But soon after picking up Platoon 2167 on Dec. 23, 2006, Pappas told the court in opening arguments, Glass "continued to torment and bully" the recruits for nearly two months. "Nearly every member of that 40-man platoon was assaulted, abused, maltreated," he said.

Not so, argued Glass' defense attorneys.

"He was firm. He was demanding — and even exacting — of these recruits because that was his job," Capt. Patrick Callahan argued in his opening statement. "His job was not to be nice ... He did it within the confines of the SOP."

Callahan contended that the sergeant acted on his role as fourth hat — known as the "kill hat" — within the DI team training 2167. Glass "was told: You are the kill hat. This is your responsibility. You need to do whatever you need to do … even if that means violating the recruit training SOP," he argued.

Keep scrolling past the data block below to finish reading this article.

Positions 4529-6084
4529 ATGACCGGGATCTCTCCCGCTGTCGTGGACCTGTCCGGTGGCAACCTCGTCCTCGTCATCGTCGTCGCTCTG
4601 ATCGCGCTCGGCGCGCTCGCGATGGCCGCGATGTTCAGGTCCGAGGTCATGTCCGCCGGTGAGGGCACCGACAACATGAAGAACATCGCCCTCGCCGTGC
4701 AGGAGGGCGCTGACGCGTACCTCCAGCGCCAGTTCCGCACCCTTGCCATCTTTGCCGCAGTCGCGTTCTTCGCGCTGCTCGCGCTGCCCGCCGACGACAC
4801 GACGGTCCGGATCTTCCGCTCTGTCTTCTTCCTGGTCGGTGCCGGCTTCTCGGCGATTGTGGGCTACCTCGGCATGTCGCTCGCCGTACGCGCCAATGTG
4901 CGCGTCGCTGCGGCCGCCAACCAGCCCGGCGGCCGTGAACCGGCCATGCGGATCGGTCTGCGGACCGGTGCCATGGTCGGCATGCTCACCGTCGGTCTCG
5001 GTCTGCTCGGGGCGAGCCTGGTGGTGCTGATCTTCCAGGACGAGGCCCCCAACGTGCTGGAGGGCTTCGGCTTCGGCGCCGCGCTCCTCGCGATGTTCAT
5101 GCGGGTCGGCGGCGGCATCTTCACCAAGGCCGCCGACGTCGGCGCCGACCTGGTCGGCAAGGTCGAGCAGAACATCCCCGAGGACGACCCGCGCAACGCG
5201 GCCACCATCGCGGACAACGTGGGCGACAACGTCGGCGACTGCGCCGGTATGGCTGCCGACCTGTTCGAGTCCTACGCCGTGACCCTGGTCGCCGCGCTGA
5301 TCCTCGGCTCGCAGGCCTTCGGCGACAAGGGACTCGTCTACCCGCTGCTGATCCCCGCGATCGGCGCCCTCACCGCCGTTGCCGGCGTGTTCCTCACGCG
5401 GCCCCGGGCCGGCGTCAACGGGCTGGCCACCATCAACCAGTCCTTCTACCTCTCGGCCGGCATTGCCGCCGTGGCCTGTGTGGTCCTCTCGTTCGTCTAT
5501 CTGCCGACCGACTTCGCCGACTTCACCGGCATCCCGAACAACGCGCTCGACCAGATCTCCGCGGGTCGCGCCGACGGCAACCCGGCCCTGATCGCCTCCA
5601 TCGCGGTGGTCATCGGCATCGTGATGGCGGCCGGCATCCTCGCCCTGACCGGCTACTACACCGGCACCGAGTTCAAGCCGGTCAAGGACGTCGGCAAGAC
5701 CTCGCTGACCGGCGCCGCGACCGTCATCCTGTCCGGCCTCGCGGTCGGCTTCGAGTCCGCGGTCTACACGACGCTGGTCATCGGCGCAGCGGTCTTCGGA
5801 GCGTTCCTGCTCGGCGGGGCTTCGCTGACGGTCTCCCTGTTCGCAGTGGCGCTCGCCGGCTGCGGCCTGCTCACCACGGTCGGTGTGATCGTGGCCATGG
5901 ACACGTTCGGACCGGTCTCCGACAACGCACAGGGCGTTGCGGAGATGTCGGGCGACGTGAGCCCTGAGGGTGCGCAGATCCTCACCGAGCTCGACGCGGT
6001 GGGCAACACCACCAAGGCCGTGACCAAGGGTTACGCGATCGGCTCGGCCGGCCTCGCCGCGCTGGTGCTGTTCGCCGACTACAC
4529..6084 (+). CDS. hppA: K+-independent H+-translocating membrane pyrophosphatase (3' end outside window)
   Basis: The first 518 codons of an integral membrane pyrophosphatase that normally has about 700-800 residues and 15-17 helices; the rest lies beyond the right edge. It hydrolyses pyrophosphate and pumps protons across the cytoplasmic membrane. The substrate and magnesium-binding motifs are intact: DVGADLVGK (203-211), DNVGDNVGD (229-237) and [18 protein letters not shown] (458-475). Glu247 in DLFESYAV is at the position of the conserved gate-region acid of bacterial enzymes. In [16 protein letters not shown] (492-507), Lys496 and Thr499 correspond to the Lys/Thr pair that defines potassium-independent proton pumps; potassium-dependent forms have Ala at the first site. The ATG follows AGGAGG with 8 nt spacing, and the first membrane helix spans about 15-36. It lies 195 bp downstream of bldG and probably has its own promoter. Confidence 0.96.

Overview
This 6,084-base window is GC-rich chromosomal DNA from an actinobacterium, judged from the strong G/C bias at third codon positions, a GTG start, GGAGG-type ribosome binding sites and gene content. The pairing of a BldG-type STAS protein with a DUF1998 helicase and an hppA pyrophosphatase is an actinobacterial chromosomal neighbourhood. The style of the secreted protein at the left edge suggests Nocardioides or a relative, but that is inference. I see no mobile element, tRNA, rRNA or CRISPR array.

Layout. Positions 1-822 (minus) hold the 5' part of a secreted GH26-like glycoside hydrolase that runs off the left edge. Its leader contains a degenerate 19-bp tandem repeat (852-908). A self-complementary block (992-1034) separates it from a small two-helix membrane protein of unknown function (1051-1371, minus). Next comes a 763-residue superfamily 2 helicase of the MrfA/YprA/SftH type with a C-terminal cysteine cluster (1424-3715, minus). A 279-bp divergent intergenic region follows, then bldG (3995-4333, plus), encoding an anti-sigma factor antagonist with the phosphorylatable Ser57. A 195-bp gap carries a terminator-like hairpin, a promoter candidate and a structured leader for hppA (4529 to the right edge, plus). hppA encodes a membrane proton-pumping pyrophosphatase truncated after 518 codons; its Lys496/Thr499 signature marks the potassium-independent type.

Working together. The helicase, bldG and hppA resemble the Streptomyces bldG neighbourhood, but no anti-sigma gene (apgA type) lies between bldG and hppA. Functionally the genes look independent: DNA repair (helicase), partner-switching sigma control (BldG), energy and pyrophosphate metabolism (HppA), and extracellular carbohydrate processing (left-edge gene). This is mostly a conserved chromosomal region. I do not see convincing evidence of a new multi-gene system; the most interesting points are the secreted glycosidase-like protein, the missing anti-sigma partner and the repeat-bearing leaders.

Callahan said that some of the allegations are unsubstantiated, and while others may seem harsh actions, "that does not mean those things are violations of the SOP."

Two other DIs on the team — Sgt. Robert C. Hankins and Sgt. Brian M. Wendel — have refused to testify at Glass' trial. Hankins and Wendel are facing special courts-martial, which carry lesser punishment, on separate charges related to the alleged incidents. A fourth DI, Sgt. Joseph Villagomez, received administrative punishment.

Glass' parents say their son has been made the "scapegoat."

"He did not do anything that he was not instructed to do, was taught to do. It was ordered," said Barbara Glass, who traveled with his father, Jerry Glass, from their Arizona home. "They are prosecuting him for something that occurs daily on the depot."